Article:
The first in-person meeting featured a mix of blunt analysis and collaborative coaching.
In the morning, each of the founders hosted revolving pairings of mentors, who helped pinpoint strategic objectives to achieve on a realistic timeline—realistic if you believe, as participating CDL founding partner Neil Wainwright asserted, that “a founder has 168 hours in a week.”
The afternoon played out with the intensity of a tribunal. The mentor senate debated each company’s merits and objectives in the most candid of terms, while the founders and observers listened carefully. “Our methodology,” says CDL-Seattle director Kristjan Sigurdson, “is to peer-review objectives.”
That’s putting it mildly.
The day’s many passionate debates were moderated by Dooley and Alice Reimer, site lead at CDL-Rockies, with a friendly but firm voice and the command of an air-traffic controller. Sometimes they let the conversation run. Others, they cold-called on founders or mentors. Or pushed back. As when Reimer asked for volunteers to talk to one of the companies about investing. When no arms went up, she singled out a few of the most-likely suspects and asked them, on the spot, to explain why not.
“It’s invaluable for the founders to hear this,” Dooley explains.
This kind of unvarnished evaluation is perhaps the secret of CDL’s success. It’s a room full of immensely accomplished friends and allies—who will tell you precisely what they think.
“In the wild, when founders meet with VCs, they often just get a no,” Sigurdson says. “At CDL, they hear their business discussed and debated in real time. They get instant feedback.”
At the end of the day, the founders filed out of the classroom, and the mentors decided amongst themselves who—if anyone—would work with each company until the next session. And, critically, which companies would continue in the program, which kicked off the most ardent deliberations of the entire day.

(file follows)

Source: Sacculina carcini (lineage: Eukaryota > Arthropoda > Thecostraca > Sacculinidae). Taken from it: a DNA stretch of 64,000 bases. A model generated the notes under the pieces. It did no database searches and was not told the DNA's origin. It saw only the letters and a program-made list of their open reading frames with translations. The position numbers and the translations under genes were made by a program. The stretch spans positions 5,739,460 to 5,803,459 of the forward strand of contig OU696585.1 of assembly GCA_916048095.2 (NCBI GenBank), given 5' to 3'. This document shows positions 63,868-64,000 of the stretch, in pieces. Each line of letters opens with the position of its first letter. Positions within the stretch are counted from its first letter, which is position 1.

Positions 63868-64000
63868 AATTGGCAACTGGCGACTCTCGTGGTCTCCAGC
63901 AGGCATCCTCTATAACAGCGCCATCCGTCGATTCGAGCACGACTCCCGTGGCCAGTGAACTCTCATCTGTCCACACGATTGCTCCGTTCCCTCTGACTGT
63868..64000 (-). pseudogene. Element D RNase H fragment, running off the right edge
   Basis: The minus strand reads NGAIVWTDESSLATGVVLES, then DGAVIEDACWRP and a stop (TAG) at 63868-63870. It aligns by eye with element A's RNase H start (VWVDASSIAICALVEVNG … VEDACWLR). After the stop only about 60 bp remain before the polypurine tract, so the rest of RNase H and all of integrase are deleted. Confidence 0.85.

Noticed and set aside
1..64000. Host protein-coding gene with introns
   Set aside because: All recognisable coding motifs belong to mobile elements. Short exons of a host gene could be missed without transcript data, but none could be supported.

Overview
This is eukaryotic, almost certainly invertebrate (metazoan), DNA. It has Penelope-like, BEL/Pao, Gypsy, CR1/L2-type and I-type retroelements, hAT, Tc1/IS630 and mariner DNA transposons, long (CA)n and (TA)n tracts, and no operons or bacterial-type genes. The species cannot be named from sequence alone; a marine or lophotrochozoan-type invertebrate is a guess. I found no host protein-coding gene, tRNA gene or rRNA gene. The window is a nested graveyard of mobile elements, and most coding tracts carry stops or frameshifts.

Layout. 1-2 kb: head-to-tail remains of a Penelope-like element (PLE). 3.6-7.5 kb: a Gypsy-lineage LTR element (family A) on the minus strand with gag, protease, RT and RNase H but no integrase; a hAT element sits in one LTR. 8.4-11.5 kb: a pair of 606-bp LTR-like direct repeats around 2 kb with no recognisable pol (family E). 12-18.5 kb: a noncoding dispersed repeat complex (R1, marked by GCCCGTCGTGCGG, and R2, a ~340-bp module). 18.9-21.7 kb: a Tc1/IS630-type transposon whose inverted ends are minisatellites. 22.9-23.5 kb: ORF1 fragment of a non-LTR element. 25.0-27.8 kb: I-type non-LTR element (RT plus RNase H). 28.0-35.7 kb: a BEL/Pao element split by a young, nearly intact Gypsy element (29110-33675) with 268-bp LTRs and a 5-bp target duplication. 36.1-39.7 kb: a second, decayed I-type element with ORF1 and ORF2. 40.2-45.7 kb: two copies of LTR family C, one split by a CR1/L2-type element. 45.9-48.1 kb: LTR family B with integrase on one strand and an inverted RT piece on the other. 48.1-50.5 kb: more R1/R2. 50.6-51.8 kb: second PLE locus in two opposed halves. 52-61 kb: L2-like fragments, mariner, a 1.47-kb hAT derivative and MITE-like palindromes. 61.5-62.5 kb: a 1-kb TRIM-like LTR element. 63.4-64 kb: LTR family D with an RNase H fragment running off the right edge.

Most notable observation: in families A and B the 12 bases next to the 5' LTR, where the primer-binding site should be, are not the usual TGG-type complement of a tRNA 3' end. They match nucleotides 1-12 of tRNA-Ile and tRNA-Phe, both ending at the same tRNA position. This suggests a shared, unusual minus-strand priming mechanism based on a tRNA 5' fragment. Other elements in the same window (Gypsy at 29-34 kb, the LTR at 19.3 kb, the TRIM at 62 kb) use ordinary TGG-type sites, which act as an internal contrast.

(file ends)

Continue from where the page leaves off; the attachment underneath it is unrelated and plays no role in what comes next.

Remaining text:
Ultimately, the mentors decided to cut just one company this session. Another was placed on the bubble, pending review at session 4.
A class by itself
A few days later, the students in Foster’s parallel CDL class met to debrief and discuss what they had just witnessed. Attrition was a hot topic. By now, this collection of Foster MBAs, PhD candidates in the sciences, engineering and computer science, and entrepreneurship undergrads had become emotionally vested in these startups.
That’s because the three-quarter course they enrolled in is like no other. It began with a crash course in high-tech entrepreneurship through a suite of case studies—“on steroids,” according to one student—facilitated expertly by instructors Benjamin Hallen, an associate professor of strategy and entrepreneurship and the Longbrake Endowed Professor in Innovation at the Foster School, and Teddy Johnson, the director of technology development at the UW Institute of Translational Health Sciences.
At the end of fall quarter, the students embedded with one of the startups in the CDL cohort. And that’s where the learning really began.
The CDL course, Hallen explains, is a near perfect expression of the Foster entrepreneurship faculty’s pedagogical model of teaching evidence-based frameworks, then applying them through entrepreneurial practice and rich community engagement—often via the programs and competitions of the Buerk Center for Entrepreneurship.